Thursday, 8 January 2009
I've been wanting to post this video for a while but have had to wait for a decent Internet connection back in London. In development policy discussions one of the debates you will hear most often is between the 'top-down' and 'bottom-up' approach. Unhelpful pieces of jargon perhaps, but the underlying concepts are central to how you think foreign aid money should be spent and what you consider to be the more effective government approach.
This video shows a demonstration of a classic 'bottom-up' piece of development work in a community that I have worked with on several occasions in the village of Barlonyo, in the Lira district of Northern Uganda. Barlonyo was the site of one of the worst LRA massacres in 2004 and has also had to deal with cattle-rustling from neighbouring regions.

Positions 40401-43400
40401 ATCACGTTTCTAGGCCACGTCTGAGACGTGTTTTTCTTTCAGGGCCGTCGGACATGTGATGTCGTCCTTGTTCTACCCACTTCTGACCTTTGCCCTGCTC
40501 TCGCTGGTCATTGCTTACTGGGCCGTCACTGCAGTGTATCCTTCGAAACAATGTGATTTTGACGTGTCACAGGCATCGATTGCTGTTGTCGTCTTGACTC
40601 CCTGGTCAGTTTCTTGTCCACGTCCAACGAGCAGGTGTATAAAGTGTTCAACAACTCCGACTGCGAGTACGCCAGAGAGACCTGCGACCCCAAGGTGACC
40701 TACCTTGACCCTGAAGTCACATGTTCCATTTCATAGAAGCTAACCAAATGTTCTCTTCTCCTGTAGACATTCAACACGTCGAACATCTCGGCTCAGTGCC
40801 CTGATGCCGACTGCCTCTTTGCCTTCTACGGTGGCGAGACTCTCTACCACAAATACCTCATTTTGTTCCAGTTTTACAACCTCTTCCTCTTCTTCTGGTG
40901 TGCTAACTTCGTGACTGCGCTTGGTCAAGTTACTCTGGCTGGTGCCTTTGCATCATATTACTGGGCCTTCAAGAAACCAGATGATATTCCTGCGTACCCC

Action Aid asked the people what interventions could help them recover from the LRA and improve the livelihoods of the poorest in the community. Ox-ploughs and oxen were at the top of the list and so we began distributing them to small-holder farmers. The advantages are fairly obvious but have had a remarkable effect on the village's food production. Larger fields can be ploughed with less labour, allowing the women (who do the vast majority of agricultural labour work in Uganda) to grow more food and subsequently have a greater surplus to sell at the market. The more disposal income that families have, the more of their children can continue to secondary school and thus a cycle of development is initiated.
The purpose of this post is not to say, however, that all mega development projects (think dams, motorways and airports) are bad. It is to point out that small-scale local interventions can be incredibly effective and much cheaper in comparison. Of course the huge structural barriers to sustainable global development are not being challenged but there should always be room in public policy for providing clear, measurable benefit to the daily lives of the poorest members in society.